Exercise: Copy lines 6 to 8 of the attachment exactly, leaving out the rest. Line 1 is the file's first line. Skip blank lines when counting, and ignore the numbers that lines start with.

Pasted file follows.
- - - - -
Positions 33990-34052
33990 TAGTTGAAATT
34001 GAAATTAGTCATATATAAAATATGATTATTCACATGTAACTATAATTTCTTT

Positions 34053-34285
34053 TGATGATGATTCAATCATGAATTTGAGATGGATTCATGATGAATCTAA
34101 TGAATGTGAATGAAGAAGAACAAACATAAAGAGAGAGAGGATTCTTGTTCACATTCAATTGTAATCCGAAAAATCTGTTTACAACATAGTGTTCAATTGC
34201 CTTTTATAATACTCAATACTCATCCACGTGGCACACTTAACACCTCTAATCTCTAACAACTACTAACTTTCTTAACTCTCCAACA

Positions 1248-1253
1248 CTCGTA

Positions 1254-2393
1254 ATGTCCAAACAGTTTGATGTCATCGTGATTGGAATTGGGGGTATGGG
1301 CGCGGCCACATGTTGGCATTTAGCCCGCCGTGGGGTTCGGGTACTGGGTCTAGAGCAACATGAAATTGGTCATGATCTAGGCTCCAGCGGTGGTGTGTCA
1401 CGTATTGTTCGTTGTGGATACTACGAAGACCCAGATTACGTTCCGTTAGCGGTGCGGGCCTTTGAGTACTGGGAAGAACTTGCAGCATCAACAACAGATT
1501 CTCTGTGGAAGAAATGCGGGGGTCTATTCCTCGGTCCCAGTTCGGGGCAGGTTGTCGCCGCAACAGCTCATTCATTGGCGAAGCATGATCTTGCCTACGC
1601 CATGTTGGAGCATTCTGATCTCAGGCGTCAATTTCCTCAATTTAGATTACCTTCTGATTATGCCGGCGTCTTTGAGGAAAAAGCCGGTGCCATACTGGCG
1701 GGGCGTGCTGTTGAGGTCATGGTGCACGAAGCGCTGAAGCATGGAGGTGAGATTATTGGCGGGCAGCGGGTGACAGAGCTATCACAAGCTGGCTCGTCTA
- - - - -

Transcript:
34101 TGAATGTGAATGAAGAAGAACAAACATAAAGAGAGAGAGGATTCTTGTTCACATTCAATTGTAATCCGAAAAATCTGTTTACAACATAGTGTTCAATTGC
34201 CTTTTATAATACTCAATACTCATCCACGTGGCACACTTAACACCTCTAATCTCTAACAACTACTAACTTTCTTAACTCTCCAACA

Positions 1248-1253